He’s back: Tiger wins first Masters since 2005

Updated: April 14, 2019

4:23 PM ET

AUGUSTA, Ga. — The ground shook and the pine trees swayed and the playground that is Augusta National was his again. Tiger Woods, walking up the 18th fairway, an improbable victory in his sights, barely betraying a hint of emotion, was about to be a major champion.

For the 15th time.

Fourteen years after his last Masters victory, 11 years after capturing what many believed to be his final major championship triumph, Woods is on top of the golf world, capping an unforeseen comeback at one of the most revered places in the game.

Tiger and the Masters victory even he never saw coming

Only two years ago Tiger sat at Augusta National and thought he was “done.” On Sunday, he was improbably wearing the green jacket for a fifth time.

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  • A nervy, gutsy 2-under-par 70 that included three birdies over his final six holes was enough to haul down 54-hole leader Francesco Molinari and hold off Dustin Johnson, Xander Schauffele and Brooks Koepka by 1 stroke.

    For the first time in his career, Woods overcame a third-round deficit to win a major, and he set the record for longest time between Masters wins, previously held by Gary Player.

    The 43-year-old Woods, who shot 13 under for the tournament, last captured a major title in 2008 at the U.S. Open. He hadn’t won a Masters since 2005.

    Woods now has won 15 major championships, second only to Jack Nicklaus‘ 18. When Woods reached 14, it seemed like a foregone conclusion that he would cruise past the Golden Bear. But personal problems and four back surgeries derailed his momentum.

    Now, Woods has his fifth green jacket, again second to Nicklaus’ six. Woods became the second-oldest to win the Masters, again behind Nicklaus, who was 46 when he won in 1986.

    Nicklaus quickly reacted to Woods’ win on Twitter:

    It was a stressful, exhausting day, made more so for Woods with an early wake-up call due to impending storms that pushed up tee times more than five hours. With all of his back problems, Woods goes through a lengthy process to get ready to play any competitive round of golf.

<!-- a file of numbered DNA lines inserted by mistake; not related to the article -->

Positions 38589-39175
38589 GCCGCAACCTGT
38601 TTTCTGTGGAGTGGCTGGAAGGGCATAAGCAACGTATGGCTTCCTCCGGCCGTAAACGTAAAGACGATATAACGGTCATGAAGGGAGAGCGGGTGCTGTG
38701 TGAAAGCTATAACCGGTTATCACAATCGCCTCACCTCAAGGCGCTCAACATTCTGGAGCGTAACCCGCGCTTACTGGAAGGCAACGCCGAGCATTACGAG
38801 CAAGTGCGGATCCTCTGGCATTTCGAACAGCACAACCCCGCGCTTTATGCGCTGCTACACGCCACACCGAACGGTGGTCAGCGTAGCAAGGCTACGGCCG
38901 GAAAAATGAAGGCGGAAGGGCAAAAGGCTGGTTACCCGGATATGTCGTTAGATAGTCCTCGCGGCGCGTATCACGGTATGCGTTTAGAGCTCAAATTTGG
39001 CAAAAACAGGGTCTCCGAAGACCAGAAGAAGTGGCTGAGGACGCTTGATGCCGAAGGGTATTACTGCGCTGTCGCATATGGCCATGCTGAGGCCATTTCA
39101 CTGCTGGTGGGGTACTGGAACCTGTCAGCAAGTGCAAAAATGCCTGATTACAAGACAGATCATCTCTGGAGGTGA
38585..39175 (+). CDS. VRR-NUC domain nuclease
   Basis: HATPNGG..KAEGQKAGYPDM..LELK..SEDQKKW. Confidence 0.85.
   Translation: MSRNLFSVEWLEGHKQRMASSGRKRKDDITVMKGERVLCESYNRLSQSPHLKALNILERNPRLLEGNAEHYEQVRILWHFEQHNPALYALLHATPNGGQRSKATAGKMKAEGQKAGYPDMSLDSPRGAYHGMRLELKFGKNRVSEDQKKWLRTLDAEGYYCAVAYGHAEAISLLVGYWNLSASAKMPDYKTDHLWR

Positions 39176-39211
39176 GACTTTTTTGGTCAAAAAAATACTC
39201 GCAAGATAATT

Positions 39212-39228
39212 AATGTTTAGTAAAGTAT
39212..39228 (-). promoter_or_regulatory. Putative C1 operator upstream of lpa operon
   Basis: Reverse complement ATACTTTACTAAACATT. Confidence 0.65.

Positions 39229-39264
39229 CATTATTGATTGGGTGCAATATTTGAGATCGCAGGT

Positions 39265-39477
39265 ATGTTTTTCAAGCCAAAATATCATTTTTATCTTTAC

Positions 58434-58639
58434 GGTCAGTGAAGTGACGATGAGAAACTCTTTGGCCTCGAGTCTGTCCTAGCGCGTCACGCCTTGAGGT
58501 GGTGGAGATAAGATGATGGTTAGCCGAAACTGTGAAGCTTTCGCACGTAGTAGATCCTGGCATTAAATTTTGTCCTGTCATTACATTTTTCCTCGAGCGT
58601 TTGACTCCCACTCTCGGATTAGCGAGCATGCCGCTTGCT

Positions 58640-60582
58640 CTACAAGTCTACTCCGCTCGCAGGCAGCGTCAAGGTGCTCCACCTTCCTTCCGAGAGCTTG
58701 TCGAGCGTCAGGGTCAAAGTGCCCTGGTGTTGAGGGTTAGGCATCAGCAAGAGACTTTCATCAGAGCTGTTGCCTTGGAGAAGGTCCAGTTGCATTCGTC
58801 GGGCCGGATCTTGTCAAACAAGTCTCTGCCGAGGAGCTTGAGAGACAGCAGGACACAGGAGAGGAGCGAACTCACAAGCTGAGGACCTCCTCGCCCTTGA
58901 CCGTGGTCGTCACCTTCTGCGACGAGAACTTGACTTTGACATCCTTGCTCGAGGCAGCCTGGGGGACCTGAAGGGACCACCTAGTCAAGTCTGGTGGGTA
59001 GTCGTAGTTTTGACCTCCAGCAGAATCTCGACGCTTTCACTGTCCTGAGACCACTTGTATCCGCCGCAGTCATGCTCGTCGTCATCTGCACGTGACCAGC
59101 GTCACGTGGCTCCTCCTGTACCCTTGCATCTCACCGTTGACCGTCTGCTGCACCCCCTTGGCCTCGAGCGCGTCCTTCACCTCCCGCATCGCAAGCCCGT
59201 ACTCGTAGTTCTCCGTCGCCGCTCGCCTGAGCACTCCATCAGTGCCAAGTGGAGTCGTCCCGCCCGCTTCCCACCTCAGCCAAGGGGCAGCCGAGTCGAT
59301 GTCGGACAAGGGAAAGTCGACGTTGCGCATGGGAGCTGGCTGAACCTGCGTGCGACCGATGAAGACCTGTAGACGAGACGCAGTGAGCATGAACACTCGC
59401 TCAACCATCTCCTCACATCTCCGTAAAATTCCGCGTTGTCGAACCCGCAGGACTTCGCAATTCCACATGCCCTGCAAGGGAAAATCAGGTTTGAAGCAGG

But it paled in comparison to the treacherous comeback Woods endured in recent years as he tried to recover from multiple surgeries.

    The most recent of those was almost exactly two years ago, just two weeks after Woods attended the annual Champions Dinner at Augusta National, needing a pain-relieving shot just to make the trip.

    So frustrated with his situation was Woods that he confided in a few past champions that he thought his career was over, that he’d never play competitive golf again.

    “I was done at that particular time,” Woods said earlier this week. “In order to actually come to the dinner, I had to get a nerve block just to be able to walk and come to the dinner.

    “It meant so much to me to be part of the Masters and come to the Champions Diner. I didn’t want to miss it. It was tough and uncomfortable. I ended up going to England that night, saw a specialist there; they recommended unfortunately for me the only way to get rid of the pain I was living in was to have the spinal fusion surgery.”

    Six months later, he was first allowed to swing a club again, and here he was Sunday, contending for a fifth green jacket and his first major title since the epic playoff victory over Rocco Mediate at the 2008 U.S Open.

    Woods began the day in the final group, 2 strokes behind Molinari, the reigning Open champion who fought through a Sunday pairing with the crimson-shirted Woods at Carnoustie to hoist the Claret Jug. He did so without making a bogey.

    And it looked very much the same Sunday, as Molinari remarkably ran his streak without a bogey to 49 holes before finally making a couple of mistakes. Schauffele, Koepka, Johnson and Tony Finau were also in the mix, as was Jason Day and Patrick Cantlay. Woods made three bogeys through 10 holes and was 2 strokes back at that point.

    But when Molinari hit his tee shot into the water at the 12th, it changed everything, giving Woods the opening he needed. Woods made a 2-putt birdie there, then added birdies at the 13th and 15th holes to take the outright lead on the final day of the Masters for the first time since his last victory here in 2005.

    Then came what was perhaps his shot of the tournament, a perfect 8-iron at the par-3 16th — where two aces were made Sunday — that landed perfectly on a slope and trickled down, just sliding by the hole. He made the 4-footer for birdie and a 2-stroke lead.

    A perfect drive at the 17th led to an easy par, and then the telling tee shot at the 18th with a 3-wood up the right side put him in position to close out a remarkable victory.

    Article source: http://www.espn.com/golf/story/_/id/26524165/back-tiger-wins-first-masters-2005